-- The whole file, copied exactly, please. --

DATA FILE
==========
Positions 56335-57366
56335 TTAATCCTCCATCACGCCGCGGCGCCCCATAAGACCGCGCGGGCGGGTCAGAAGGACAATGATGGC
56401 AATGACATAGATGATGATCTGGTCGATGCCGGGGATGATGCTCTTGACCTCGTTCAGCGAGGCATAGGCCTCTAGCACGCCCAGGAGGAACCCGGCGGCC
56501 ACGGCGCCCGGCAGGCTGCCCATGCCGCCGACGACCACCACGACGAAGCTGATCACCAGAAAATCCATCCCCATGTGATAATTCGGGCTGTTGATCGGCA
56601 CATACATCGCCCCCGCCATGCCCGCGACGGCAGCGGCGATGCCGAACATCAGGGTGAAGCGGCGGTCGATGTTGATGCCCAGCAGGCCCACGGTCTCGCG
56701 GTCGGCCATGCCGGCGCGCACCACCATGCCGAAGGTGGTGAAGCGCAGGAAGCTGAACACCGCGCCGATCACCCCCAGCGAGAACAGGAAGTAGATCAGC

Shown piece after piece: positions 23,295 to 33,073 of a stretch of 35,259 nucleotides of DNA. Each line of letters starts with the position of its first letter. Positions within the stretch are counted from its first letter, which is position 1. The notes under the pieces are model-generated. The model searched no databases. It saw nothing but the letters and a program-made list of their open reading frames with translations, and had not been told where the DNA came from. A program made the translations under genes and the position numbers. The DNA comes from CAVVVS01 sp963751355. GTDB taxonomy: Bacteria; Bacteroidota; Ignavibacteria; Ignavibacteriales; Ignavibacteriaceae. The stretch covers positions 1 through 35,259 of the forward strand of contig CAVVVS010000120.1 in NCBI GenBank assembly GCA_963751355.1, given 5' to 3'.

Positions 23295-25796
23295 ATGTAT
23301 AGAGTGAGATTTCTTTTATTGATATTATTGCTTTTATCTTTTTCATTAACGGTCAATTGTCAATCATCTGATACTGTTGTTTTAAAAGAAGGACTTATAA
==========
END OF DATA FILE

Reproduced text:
Positions 56335-57366
56335 TTAATCCTCCATCACGCCGCGGCGCCCCATAAGACCGCGCGGGCGGGTCAGAAGGACAATGATGGC
56401 AATGACATAGATGATGATCTGGTCGATGCCGGGGATGATGCTCTTGACCTCGTTCAGCGAGGCATAGGCCTCTAGCACGCCCAGGAGGAACCCGGCGGCC
56501 ACGGCGCCCGGCAGGCTGCCCATGCCGCCGACGACCACCACGACGAAGCTGATCACCAGAAAATCCATCCCCATGTGATAATTCGGGCTGTTGATCGGCA
56601 CATACATCGCCCCCGCCATGCCCGCGACGGCAGCGGCGATGCCGAACATCAGGGTGAAGCGGCGGTCGATGTTGATGCCCAGCAGGCCCACGGTCTCGCG
56701 GTCGGCCATGCCGGCGCGCACCACCATGCCGAAGGTGGTGAAGCGCAGGAAGCTGAACACCGCGCCGATCACCCCCAGCGAGAACAGGAAGTAGATCAGC

Shown piece after piece: positions 23,295 to 33,073 of a stretch of 35,259 nucleotides of DNA. Each line of letters starts with the position of its first letter. Positions within the stretch are counted from its first letter, which is position 1. The notes under the pieces are model-generated. The model searched no databases. It saw nothing but the letters and a program-made list of their open reading frames with translations, and had not been told where the DNA came from. A program made the translations under genes and the position numbers. The DNA comes from CAVVVS01 sp963751355. GTDB taxonomy: Bacteria; Bacteroidota; Ignavibacteria; Ignavibacteriales; Ignavibacteriaceae. The stretch covers positions 1 through 35,259 of the forward strand of contig CAVVVS010000120.1 in NCBI GenBank assembly GCA_963751355.1, given 5' to 3'.

Positions 23295-25796
23295 ATGTAT
23301 AGAGTGAGATTTCTTTTATTGATATTATTGCTTTTATCTTTTTCATTAACGGTCAATTGTCAATCATCTGATACTGTTGTTTTAAAAGAAGGACTTATAA